5. ‘Let me take a photo for you!’

This is a commonly seen scam in areas that attract a lot of tourists. You will be attempting to get a selfie and someone will approach you and offer to take the photo. This is a trick in order to get you to hand over your camera and/or phone before they run off with your valuables.

How to avoid being caught out:

If you need the help of someone else for your photo, always entrust your belongings to someone you have specifically sought out and not someone who has approached you. It’s sad, but asking other travellers is usually a safer option when it comes to getting someone to take your picture.

"Let me take a photo for you" scam
Don’t accept help when taking that selfie!

6. The strap slash

This is a scam used worldwide which involves a thief on a bike. As they ride past you, they slash the straps of your bag and then speed off. If you decide to pursue the robber, an accomplice will steal any remaining unattended baggage, leaving you with nothing.  

How to avoid being caught out:

Keep your valuables out of your main bag and well hidden on your person. Both bum bags and money belts travel money belts are great for this. Alternatively, you can invest in a theft-proof bag with anti-slash straps like the Travelon Anti-Theft Bucket Bag.

The strap slash scam
A strap slash scam is a common scam all over the world!

7. ‘I can help you avoid those fees’

Be mindful of the people around you while you are using ATM’s. Sometimes, locals may approach you and offer to help you use the cash machine so that you can reduce the fees that you are paying on withdrawals. This is a definite scam.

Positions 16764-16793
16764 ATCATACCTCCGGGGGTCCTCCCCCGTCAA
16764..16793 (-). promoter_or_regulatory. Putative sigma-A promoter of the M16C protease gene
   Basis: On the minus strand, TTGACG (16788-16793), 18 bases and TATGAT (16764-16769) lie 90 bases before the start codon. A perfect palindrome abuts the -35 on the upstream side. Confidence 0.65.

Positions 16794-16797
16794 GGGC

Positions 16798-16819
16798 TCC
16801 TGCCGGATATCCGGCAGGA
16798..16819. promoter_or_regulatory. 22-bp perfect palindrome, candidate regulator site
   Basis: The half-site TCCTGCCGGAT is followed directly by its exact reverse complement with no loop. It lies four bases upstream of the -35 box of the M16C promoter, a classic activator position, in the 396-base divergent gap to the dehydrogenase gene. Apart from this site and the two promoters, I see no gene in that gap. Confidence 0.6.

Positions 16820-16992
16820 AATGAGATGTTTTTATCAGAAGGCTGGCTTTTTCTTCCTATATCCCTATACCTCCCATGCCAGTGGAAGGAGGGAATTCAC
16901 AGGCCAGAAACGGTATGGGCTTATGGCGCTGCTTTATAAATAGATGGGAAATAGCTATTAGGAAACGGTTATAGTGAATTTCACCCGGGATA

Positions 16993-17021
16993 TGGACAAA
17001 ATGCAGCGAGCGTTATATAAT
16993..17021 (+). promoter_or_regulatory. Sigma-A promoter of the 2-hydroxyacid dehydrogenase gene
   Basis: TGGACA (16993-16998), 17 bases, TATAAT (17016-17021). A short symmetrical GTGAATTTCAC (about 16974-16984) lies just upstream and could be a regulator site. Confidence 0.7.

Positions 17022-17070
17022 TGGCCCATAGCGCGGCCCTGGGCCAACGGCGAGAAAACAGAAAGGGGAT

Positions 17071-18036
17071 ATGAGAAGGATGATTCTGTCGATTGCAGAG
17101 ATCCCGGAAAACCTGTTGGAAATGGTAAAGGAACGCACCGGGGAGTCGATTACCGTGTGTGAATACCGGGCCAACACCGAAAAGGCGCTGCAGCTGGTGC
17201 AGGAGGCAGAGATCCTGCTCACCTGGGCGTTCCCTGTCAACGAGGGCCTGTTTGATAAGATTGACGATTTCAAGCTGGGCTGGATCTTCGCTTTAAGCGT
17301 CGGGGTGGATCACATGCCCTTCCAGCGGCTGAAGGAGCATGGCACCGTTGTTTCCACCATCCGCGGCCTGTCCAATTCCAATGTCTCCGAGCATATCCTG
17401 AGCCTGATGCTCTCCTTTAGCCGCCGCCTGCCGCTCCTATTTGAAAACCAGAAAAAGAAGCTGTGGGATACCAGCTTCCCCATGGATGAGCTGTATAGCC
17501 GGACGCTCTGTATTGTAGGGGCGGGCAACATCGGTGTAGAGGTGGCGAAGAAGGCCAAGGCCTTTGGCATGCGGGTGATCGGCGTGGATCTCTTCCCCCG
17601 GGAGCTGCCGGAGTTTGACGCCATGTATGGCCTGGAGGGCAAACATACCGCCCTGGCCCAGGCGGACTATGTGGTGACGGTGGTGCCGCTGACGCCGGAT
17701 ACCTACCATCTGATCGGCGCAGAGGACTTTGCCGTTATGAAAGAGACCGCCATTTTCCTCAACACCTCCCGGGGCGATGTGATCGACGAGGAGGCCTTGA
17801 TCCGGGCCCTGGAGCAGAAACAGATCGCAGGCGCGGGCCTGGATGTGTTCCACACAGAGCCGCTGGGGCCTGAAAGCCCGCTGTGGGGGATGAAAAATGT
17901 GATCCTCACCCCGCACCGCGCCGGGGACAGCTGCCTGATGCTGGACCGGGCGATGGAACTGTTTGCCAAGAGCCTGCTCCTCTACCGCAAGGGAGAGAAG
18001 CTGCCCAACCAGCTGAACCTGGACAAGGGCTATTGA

How to avoid being caught out:

Politely decline the offer of assistance and walk away. Try to use ATM’s during the daylight hours and those which are in public places but are not surrounded by lots of people. Always remember to cover your pin when you enter it and don’t flash your cash in public areas.

I can help you avoid the fees scam
Be careful when withdrawing money at an ATM in South America.

8. The unsolicited guide

When entering common tourist attractions, it is commonplace to be offered a guide. Of course, in many instances, hiring an English speaking guide can be hugely beneficial and will help you to understand the attraction that you are visiting. However, if you say no to a guide and then someone begins to give you information about the attraction despite your refusal, it is likely they will expect a tip.

How to avoid being caught out:

If someone approaches you and tries telling you about the place or site in question, politely say no thank you in the native language and walk away.

"Unsolicited Guide" scam
A guide can enrich your visit to the historical wonders of South America – but don’t be scammed by ‘fake’ guides!

9. ‘I don’t have any change!’

This is something you will hear quite frequently in taxis around South America. The driver will tell you that they have no change, in order to bag bigger notes from you.

How to avoid being caught out:

Always keep some smaller denomination currency to hand if you know you will be taking a taxi. Alternatively, arrange an Uber where you are able to pay using your debit card.

"I don't have any change" scam
It’s a good idea to have smaller notes when riding a taxi.

10. The bus hijack